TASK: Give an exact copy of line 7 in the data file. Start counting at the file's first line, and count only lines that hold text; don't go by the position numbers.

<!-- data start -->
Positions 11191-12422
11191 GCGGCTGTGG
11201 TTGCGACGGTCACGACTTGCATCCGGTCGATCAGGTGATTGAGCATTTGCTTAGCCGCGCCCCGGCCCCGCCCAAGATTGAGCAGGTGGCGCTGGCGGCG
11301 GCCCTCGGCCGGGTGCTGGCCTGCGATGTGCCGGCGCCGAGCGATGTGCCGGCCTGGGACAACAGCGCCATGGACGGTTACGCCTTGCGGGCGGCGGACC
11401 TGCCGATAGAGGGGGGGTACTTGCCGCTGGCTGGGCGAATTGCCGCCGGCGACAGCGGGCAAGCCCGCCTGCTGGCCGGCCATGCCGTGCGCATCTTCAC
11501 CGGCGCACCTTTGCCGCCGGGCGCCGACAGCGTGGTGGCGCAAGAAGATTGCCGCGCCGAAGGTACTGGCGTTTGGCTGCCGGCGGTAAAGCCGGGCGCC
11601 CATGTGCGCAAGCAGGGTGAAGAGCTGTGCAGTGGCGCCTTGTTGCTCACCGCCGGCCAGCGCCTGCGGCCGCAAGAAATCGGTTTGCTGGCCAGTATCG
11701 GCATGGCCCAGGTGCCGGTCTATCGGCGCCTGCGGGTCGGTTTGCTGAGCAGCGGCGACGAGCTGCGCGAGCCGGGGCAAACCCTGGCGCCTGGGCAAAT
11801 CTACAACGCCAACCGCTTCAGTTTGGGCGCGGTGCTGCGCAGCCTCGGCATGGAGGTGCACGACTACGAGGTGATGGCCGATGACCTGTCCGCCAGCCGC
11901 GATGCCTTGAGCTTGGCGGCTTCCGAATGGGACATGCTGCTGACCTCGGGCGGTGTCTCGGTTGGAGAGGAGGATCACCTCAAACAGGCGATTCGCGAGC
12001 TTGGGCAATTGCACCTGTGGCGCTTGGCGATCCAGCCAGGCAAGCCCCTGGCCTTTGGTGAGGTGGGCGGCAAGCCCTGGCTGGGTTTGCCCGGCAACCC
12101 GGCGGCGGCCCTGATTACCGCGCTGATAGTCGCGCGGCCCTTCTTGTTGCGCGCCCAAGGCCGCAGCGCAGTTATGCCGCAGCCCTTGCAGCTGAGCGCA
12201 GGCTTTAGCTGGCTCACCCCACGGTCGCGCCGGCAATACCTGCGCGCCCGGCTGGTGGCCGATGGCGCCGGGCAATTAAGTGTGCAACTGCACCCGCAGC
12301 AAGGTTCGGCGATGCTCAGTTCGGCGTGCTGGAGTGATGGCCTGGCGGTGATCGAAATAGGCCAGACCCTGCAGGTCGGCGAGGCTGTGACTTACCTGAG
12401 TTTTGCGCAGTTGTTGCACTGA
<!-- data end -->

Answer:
11601 CATGTGCGCAAGCAGGGTGAAGAGCTGTGCAGTGGCGCCTTGTTGCTCACCGCCGGCCAGCGCCTGCGGCCGCAAGAAATCGGTTTGCTGGCCAGTATCG